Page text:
Rommel reup Axis Leaders
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Except for the surprisingly compassionate Erwin Rommel, the key Axis leaders were all blinded by a hateful combination of unreasoning nationalism and racist ideology that justified some of history’s most atrocious examples of human cruelty.

Erwin Johannes Eugen Rommel was something of an anomaly in the German military command. Yes, he was a brilliant commander, known as the Desert Fox for the strategic skill he demonstrated while leading panzer divisions in Europe, then North Africa. But Rommel was also a humane commander. He earned the respect of his own troops, as well as his enemies, he ignored orders to kill Jews, civilians, and captured commandos, and his Afrika Korps were never accused of war crimes. Rommel commanded the 7th Panzer Division during the 1940 invasion of France, where he fine-tuned his blitzkrieg style of fast attack and rapid advance. After he was sent to Libya to reinforce Italian troops battered by the British, he defied orders to build a defensive front and instead attacked, taking Cyrenaica and eventually Tobruk before he was stopped in the second battle of El Alamein. He returned to France and coordinated German defensive efforts prior to D-Day, but soon saw the futility of the war effort. Following the failed attempt to assassinate Adolf Hitler in the 20 July Plot of 1944, Rommel’s name was leaked to the Gestapo as a collaborator. He was arrested, but because he was a national hero, Rommel was given the option of taking a suicide pill in exchange for assurance that his family would not be persecuted. He was given a state funeral.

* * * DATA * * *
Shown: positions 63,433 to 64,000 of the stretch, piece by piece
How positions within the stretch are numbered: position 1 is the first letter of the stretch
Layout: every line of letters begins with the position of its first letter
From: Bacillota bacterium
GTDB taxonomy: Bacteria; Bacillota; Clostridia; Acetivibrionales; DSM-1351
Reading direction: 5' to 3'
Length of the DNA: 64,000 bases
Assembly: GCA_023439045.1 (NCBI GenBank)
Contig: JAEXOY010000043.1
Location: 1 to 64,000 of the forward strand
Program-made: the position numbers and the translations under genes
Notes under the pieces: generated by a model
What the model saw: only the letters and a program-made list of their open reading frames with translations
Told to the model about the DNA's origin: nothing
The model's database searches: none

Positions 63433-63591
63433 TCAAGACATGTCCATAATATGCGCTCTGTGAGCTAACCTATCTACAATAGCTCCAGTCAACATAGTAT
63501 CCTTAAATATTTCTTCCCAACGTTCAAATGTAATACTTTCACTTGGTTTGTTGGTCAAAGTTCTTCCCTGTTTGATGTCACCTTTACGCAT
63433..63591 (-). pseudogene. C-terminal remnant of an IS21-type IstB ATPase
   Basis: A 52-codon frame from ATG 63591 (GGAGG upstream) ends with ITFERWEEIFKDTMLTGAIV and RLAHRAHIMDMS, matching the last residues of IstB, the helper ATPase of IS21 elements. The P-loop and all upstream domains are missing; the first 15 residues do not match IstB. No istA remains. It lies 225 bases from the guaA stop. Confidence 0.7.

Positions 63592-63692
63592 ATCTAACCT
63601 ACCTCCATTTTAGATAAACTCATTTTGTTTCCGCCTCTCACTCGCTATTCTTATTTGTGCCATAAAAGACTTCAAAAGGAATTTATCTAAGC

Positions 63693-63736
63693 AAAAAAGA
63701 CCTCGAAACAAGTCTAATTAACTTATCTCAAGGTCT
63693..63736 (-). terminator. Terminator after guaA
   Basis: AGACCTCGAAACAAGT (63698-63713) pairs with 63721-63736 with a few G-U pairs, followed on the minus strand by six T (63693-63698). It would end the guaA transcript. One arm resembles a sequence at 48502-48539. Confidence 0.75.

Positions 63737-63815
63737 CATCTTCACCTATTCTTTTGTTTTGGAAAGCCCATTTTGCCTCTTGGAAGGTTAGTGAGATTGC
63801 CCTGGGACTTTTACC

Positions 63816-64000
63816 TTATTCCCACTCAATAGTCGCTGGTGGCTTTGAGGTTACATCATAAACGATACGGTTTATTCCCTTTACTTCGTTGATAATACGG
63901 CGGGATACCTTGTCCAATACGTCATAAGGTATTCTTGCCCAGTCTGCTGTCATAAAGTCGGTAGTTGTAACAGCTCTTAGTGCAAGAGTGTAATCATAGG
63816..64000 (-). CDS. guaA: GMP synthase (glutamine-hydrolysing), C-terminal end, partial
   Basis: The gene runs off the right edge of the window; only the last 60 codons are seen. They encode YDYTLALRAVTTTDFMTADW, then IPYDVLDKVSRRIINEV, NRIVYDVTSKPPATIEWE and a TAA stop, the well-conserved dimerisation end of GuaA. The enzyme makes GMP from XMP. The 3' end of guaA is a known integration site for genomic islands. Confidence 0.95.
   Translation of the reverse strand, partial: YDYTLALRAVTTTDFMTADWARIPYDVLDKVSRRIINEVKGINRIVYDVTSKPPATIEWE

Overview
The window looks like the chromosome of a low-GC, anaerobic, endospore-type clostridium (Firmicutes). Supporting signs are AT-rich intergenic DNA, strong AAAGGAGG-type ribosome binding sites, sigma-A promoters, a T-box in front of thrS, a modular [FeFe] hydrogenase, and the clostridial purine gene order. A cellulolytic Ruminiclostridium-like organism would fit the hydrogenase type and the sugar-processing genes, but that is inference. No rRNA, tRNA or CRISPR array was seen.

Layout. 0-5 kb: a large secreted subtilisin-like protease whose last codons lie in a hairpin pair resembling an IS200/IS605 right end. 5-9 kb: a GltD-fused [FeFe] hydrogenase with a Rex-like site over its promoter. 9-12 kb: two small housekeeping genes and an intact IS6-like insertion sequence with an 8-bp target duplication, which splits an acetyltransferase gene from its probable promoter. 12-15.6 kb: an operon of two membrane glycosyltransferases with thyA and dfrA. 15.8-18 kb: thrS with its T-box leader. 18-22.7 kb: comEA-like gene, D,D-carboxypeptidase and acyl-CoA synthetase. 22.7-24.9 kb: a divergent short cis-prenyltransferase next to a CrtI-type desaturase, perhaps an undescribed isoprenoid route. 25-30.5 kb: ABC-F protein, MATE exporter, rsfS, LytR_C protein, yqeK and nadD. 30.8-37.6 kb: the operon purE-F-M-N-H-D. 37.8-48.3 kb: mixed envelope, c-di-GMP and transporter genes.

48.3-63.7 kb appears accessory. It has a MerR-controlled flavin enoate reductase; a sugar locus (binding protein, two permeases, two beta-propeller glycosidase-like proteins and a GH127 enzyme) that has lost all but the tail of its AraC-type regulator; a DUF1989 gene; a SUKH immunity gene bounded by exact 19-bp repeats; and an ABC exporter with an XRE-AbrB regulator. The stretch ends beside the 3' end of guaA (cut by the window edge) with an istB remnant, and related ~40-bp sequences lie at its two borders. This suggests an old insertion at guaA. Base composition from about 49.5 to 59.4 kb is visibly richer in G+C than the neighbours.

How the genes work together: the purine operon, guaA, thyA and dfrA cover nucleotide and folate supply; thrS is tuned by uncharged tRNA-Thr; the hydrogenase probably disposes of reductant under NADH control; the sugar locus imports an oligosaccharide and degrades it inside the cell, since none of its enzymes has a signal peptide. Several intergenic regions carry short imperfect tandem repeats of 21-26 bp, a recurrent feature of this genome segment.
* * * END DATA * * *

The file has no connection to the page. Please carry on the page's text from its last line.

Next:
Heinrich Himmler’s place in history as the second-most-powerful man in the Third Reich has roots in his early Catholicism and later, following college, his study of German mythology and the occult. He joined the Nazi Party in 1923, in part because the party’s anti-Semitism paralleled his own belief that the Supreme Diety had chosen German people to lead the world, a goal that he believed was impossible to achieve by “loving one’s enemy.” Himmler quickly demonstrated his prowess as an administrator and ruthless power seeker who worshipped Hitler. He was appointed Reichsführer of the SS, Hitler’s bodyguard unit, in 1926, the same year he became Hitler’s propaganda chief. He expanded the SS to 50,000 troops by 1933, and turned the it into the most powerful armed body in Germany, responsible for security, intelligence gathering, and espionage. As one of the architects of the Holocaust, he established the first concentration camp, at Dachau, in 1941, and his SS was charged with finding Jews, communists, Gypsies, and members of other groups deemed subhuman. He was one of the few to openly discuss the Final Solution, stating in an October 4, 1943, speech at an SS meeting: “I am now referring to the evacuation of the Jews, to the extermination of the Jewish people….” He developed the system of gas chambers after he witnessed a mass killing by machine guns and wanted a more efficient method of execution. In the final months of the war, he attempted to negotiate Germany’s surrender with the Allies, but Hitler learned of the plot and ordered him arrested. Himmler escaped prison, was captured by the Allies, and committed suicide by biting a cyanide capsule. He was buried in an unmarked grave; the location remains unknown.